Turnip vs Behat comparison of testing frameworks
What are the differences between Turnip and Behat?

Turnip

https://github.com/jnicklas/turnip

Behat

https://docs.behat.org/en/latest/
Programming language

Ruby

PHP

Category

Acceptance Testing, Integration Testing

Functional/Acceptance Testing

General info

Turnip is a Gherkin extension for RSpec

Turnip is an open source Ruby gem that provides a platform for acceptance tests.It combines Gherkin, a language defined by the Cucumber Behavior-Driven Development (BDD) tool to express requirements, and RSpec, an open source BDD tool for Ruby developers.

Behat is an open source Behavior-Driven Development framework for PHP.

Behat uses the StoryBDD subtype of behaviour-driven development (the other subtype is SpecBDD); This means the tests we write with Behat look rather like stories than code. It is inspired by Ruby's Cucumber
xUnit
Set of frameworks originating from SUnit (Smalltalk's testing framework). They share similar structure and functionality.

No

No

Client-side
Allows testing code execution on the client, such as a web browser

Yes

Turnip can perform end-to-end tests therefore test front-end components and functionality

Yes

To enable Behat to test a website, you need to add Mink and a browser emulator (selenium maybe, though slow) to the mix. Mink methods are the connector between Behat and an extensive list of available drivers, and they provide a consistent testing API.
Server-side
Allows testing the bahovior of a server-side code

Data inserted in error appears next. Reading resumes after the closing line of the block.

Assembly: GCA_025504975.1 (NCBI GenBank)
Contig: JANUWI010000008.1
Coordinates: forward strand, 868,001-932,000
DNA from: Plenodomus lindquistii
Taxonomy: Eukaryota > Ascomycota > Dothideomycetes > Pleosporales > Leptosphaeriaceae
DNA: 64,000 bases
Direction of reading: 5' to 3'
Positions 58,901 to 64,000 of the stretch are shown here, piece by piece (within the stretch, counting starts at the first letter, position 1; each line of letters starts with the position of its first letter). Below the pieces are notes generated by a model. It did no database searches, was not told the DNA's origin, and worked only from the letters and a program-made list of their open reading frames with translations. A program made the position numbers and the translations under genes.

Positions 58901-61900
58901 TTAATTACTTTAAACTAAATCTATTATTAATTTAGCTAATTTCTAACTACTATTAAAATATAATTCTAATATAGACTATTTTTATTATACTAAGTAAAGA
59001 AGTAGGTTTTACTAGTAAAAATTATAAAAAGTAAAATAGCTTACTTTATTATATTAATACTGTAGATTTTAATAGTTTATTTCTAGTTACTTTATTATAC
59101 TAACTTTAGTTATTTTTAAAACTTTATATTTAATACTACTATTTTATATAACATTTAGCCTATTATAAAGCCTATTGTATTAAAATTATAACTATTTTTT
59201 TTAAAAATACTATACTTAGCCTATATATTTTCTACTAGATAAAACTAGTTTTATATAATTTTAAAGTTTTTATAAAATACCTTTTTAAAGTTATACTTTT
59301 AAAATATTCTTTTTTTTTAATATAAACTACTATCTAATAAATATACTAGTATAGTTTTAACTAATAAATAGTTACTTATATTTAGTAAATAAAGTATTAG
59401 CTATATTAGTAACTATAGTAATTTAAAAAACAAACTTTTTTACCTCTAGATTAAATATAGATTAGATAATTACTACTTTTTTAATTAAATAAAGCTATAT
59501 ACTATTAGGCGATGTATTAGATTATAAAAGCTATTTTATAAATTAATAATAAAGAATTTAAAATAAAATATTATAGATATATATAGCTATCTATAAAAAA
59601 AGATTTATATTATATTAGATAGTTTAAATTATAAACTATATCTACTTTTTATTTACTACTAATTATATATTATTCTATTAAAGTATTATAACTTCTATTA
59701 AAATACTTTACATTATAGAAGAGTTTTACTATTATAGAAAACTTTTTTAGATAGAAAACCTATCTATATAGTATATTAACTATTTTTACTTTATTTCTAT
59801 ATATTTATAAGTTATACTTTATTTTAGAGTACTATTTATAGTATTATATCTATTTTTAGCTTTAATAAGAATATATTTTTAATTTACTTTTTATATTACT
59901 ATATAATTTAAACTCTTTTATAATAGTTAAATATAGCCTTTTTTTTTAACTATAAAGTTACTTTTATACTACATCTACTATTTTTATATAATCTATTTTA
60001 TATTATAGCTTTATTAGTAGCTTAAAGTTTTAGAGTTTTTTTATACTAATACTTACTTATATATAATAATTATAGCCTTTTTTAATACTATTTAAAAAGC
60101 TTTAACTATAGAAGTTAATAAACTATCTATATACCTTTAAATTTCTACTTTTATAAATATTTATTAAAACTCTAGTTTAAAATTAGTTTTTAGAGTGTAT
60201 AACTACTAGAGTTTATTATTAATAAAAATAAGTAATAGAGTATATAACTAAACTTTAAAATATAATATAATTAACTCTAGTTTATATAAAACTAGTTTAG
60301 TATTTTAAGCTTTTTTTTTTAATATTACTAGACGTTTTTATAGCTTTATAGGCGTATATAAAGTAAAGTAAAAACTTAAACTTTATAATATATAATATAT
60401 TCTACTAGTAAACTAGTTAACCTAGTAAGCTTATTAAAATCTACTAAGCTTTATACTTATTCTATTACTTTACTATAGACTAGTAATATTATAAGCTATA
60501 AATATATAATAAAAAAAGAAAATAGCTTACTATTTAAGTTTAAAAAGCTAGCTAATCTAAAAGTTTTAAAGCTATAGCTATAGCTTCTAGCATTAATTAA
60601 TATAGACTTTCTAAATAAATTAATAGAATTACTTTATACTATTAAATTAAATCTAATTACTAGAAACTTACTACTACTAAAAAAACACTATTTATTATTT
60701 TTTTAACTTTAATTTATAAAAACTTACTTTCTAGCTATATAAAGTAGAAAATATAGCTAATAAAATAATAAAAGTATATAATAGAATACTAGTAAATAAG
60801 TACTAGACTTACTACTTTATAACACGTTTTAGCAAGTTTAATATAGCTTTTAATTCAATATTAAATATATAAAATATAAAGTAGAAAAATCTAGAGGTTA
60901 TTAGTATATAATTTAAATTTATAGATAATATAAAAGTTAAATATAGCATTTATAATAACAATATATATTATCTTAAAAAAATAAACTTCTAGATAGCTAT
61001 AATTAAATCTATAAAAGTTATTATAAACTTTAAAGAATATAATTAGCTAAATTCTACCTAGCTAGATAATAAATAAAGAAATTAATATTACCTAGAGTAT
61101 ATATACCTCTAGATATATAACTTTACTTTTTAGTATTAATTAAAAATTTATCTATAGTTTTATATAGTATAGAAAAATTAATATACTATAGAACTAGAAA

Yes

Turnip is used to test server-side behaviour and components

Yes

Behat can be used for Data Integrity Testing to verify that database operations are functioning properly
Fixtures
Allows defining a fixed, specific states of data (fixtures) that are test-local. This ensures specific environment for a single test

No

Yes

One can use the 'Doctrinefixturesbundle' to create the required fixture loaders and load them in our Behat scenarios when required, using the 'BeforeScenario' hook.
Group fixtures
Allows defining a fixed, specific states of data for a group of tests (group-fixtures). This ensures specific environment for a given group of tests.

No

Yes

Behat allows for group fixtures
Generators
Supports data generators for tests. Data generators generate input data for test. The test is then run for each input data produced in this way.

No

By use of third party libraries like moodle-behat-generators
Licence
Licence type governing the use and redistribution of the software

MIT License

MIT License

Mocks
Mocks are objects that simulate the behavior of real objects. Using mocks allows testing some part of the code in isolation (with other parts mocked when needed)

Yes

By intergrating with RSpec turnip has access to the rspec-mocks gem

By using third party libraries like Mock and Prophecy
Grouping
Allows organizing tests in groups

Yes

Turnip Integrates directly into your RSpec test suite which allows declaring example groups and contexts.

Yes

You can use tags to group features and scenarios together, independent of your file and directory structure
Other
Other useful information about the testing framework